Orient Paper & Industries (NSE:ORIENTPPR) shareholders are no doubt pleased to see that the share price has had a great month, posting a 39% gain, recovering from prior weakness. But shareholders may not all be feeling jubilant, since the share price is still down 34% in the last year.
All else being equal, a sharp share price increase should make a stock less attractive to potential investors. In the long term, share prices tend to follow earnings per share, but in the short term prices bounce around in response to short term factors (which are not always obvious). The implication here is that deep value investors might steer clear when expectations of a company are too high. Perhaps the simplest way to get a read on investors' expectations of a business is to look at its Price to Earnings Ratio (PE Ratio). Investors have optimistic expectations of companies with higher P/E ratios, compared to companies with lower P/E ratios.
Does Orient Paper & Industries Have A Relatively High Or Low P/E For Its Industry?
Orient Paper & Industries's P/E of 7.15 indicates relatively low sentiment towards the stock. We can see in the image below that the average P/E (9.2) for companies in the forestry industry is higher than Orient Paper & Industries's P/E.
This suggests that market participants think Orient Paper & Industries will underperform other companies in its industry. Many investors like to buy stocks when the market is pessimistic about their prospects. You should delve deeper. I like to check if company insiders have been buying or selling.
How Growth Rates Impact P/E Ratios
Earnings growth rates have a big influence on P/E ratios. That's because companies that grow earnings per share quickly will rapidly increase the 'E' in the equation. And in that case, the P/E ratio itself will drop rather quickly. Then, a lower P/E should attract more buyers, pushing the share price up.
Orient Paper & Industries's 53% EPS improvement over the last year was like bamboo growth after rain; rapid and impressive. Even better, EPS is up 55% per year over three years. So we'd absolutely expect it to have a relatively high P/E ratio.
Remember: P/E Ratios Don't Consider The Balance Sheet
One drawback of using a P/E ratio is that it considers market capitalization, but not the balance sheet. Thus, the metric does not reflect cash or debt held by the company. In theory, a company can lower its future P/E ratio by using cash or debt to invest in growth.
Such expenditure might be good or bad, in the long term, but the point here is that the balance sheet is not reflected by this ratio.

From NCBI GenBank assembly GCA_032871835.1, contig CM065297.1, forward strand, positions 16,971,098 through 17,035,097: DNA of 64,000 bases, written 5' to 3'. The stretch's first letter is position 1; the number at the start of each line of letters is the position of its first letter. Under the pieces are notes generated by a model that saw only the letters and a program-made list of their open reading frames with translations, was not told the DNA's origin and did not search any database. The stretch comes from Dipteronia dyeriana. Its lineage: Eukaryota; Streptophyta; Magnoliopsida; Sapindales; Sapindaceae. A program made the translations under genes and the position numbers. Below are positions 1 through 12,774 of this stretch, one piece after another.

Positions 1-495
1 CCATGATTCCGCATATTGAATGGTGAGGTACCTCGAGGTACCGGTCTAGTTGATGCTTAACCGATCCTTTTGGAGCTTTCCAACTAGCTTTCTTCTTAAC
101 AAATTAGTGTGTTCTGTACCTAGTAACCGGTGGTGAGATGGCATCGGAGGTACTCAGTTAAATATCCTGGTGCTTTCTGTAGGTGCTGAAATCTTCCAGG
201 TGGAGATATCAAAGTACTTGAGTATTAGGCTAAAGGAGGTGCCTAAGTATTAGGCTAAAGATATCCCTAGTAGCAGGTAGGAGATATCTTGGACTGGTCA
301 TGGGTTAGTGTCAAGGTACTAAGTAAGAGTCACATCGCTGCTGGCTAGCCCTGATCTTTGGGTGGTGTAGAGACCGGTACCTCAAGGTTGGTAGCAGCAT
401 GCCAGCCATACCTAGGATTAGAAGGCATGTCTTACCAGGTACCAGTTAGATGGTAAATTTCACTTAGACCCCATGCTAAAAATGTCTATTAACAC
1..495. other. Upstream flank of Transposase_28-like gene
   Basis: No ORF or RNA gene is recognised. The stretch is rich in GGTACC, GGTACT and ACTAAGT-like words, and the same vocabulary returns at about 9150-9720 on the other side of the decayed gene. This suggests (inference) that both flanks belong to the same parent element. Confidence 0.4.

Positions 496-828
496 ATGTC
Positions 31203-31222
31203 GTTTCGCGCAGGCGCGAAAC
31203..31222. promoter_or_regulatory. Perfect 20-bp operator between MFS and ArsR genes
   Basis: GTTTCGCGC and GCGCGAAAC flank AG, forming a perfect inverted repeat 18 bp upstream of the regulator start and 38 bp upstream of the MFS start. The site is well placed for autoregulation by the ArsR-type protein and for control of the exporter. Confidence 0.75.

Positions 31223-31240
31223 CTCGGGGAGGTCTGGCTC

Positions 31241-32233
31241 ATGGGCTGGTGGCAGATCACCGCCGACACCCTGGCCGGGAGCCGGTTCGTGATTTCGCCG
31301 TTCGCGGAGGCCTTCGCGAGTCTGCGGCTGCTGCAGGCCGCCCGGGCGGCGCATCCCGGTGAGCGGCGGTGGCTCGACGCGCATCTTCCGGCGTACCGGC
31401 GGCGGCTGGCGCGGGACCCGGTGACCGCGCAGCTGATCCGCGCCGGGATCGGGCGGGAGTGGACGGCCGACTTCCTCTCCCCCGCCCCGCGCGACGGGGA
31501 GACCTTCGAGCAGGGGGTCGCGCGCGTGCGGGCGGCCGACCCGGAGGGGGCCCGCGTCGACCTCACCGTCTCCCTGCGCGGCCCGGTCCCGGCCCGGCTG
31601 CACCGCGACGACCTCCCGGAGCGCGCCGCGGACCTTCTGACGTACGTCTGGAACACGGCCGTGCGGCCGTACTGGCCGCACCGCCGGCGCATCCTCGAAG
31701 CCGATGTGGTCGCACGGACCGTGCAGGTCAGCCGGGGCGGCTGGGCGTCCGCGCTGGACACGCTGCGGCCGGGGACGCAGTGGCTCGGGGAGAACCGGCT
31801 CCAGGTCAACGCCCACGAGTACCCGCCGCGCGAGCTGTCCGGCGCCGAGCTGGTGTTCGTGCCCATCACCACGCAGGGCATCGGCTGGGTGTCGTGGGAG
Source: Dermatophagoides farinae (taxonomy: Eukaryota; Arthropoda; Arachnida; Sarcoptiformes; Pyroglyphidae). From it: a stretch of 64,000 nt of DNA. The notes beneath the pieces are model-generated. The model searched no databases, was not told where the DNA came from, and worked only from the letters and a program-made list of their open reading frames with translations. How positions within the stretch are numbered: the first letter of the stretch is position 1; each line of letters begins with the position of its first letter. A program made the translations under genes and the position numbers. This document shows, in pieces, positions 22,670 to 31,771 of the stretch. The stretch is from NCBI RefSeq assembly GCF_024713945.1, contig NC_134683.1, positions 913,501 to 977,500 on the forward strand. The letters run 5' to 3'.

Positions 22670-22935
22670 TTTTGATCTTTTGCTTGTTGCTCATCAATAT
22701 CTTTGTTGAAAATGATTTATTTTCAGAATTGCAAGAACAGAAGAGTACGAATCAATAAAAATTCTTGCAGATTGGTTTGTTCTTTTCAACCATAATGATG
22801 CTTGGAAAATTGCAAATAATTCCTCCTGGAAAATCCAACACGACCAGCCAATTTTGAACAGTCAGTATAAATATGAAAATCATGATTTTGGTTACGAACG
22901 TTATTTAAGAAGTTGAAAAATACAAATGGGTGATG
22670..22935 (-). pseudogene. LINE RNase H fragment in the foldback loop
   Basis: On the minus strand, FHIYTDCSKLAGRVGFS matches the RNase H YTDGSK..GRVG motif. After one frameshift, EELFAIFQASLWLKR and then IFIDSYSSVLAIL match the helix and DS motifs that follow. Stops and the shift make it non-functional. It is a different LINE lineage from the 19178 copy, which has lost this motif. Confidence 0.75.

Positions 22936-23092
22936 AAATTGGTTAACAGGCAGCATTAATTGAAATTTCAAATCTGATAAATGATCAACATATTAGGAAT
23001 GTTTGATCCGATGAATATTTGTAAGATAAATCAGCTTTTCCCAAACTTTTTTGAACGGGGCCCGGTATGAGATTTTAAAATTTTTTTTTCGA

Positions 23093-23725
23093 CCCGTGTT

How Does Orient Paper & Industries's Debt Impact Its P/E Ratio?
Orient Paper & Industries has net debt worth just 2.8% of its market capitalization. It would probably trade on a higher P/E ratio if it had a lot of cash, but I doubt it is having a big impact.
The Bottom Line On Orient Paper & Industries's P/E Ratio
Orient Paper & Industries has a P/E of 7.1. That's below the average in the IN market, which is 13.9. The company hasn't stretched its balance sheet, and earnings growth was good last year. If it continues to grow, then the current low P/E may prove to be unjustified. What we know for sure is that investors are becoming less uncomfortable about Orient Paper & Industries's prospects, since they have pushed its P/E ratio from 5.1 to 7.1 over the last month. If you like to buy stocks that could be turnaround opportunities, then this one might be a candidate; but if you're more sensitive to price, then you may feel the opportunity has passed.
When the market is wrong about a stock, it gives savvy investors an opportunity. As value investor Benjamin Graham famously said, 'In the short run, the market is a voting machine but in the long run, it is a weighing machine. So this free report on the analyst consensus forecasts could help you make a master move on this stock.
Of course you might be able to find a better stock than Orient Paper & Industries. So you may wish to see this free collection of other companies that have grown earnings strongly.
We aim to bring you long-term focused research analysis driven by fundamental data. Note that our analysis may not factor in the latest price-sensitive company announcements or qualitative material.
If you spot an error that warrants correction, please contact the editor at firstname.lastname@example.org. This article by Simply Wall St is general in nature. It does not constitute a recommendation to buy or sell any stock, and does not take account of your objectives, or your financial situation. Simply Wall St has no position in the stocks mentioned. Thank you for reading.